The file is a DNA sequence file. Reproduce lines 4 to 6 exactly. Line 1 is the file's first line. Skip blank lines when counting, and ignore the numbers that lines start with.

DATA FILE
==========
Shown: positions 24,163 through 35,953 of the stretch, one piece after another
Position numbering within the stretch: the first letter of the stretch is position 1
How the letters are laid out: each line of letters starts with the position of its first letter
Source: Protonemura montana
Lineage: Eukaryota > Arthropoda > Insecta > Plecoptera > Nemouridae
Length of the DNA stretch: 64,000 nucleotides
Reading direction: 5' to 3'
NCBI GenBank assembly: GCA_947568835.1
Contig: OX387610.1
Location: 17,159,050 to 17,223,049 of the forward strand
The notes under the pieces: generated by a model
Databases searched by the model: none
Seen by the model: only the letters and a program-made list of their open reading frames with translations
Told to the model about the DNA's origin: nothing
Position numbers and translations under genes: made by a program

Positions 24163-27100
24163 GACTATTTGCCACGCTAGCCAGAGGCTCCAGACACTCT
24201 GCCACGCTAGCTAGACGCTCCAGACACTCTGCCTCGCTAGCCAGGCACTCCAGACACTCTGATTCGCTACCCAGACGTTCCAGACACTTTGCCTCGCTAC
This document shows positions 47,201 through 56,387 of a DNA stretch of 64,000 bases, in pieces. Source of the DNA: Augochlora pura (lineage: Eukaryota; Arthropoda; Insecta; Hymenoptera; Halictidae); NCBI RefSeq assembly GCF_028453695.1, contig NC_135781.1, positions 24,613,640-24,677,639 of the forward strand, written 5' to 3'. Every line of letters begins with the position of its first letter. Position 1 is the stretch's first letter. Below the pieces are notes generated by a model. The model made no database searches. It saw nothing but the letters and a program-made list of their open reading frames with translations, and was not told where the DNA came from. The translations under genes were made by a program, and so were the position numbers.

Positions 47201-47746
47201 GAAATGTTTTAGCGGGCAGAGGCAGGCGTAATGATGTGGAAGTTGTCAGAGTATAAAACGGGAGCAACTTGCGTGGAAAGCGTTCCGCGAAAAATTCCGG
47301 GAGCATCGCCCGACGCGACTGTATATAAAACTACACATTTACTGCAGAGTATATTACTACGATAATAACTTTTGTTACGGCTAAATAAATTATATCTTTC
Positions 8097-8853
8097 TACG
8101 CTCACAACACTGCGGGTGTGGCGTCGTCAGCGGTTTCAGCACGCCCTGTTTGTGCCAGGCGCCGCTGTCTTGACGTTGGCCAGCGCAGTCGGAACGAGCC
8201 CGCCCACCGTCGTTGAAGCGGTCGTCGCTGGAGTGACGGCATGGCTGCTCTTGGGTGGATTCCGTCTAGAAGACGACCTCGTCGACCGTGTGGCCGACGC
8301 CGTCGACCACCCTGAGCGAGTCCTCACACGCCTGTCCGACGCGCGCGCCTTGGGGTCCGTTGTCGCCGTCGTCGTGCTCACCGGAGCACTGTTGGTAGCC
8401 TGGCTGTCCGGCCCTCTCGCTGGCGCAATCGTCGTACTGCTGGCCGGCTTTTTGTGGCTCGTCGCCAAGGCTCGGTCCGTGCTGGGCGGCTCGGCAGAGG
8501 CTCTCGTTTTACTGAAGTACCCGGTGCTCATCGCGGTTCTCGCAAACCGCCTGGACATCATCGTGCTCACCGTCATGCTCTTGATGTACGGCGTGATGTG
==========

Source: Protonemura montana
Lineage: Eukaryota > Arthropoda > Insecta > Plecoptera > Nemouridae
Length of the DNA stretch: 64,000 nucleotides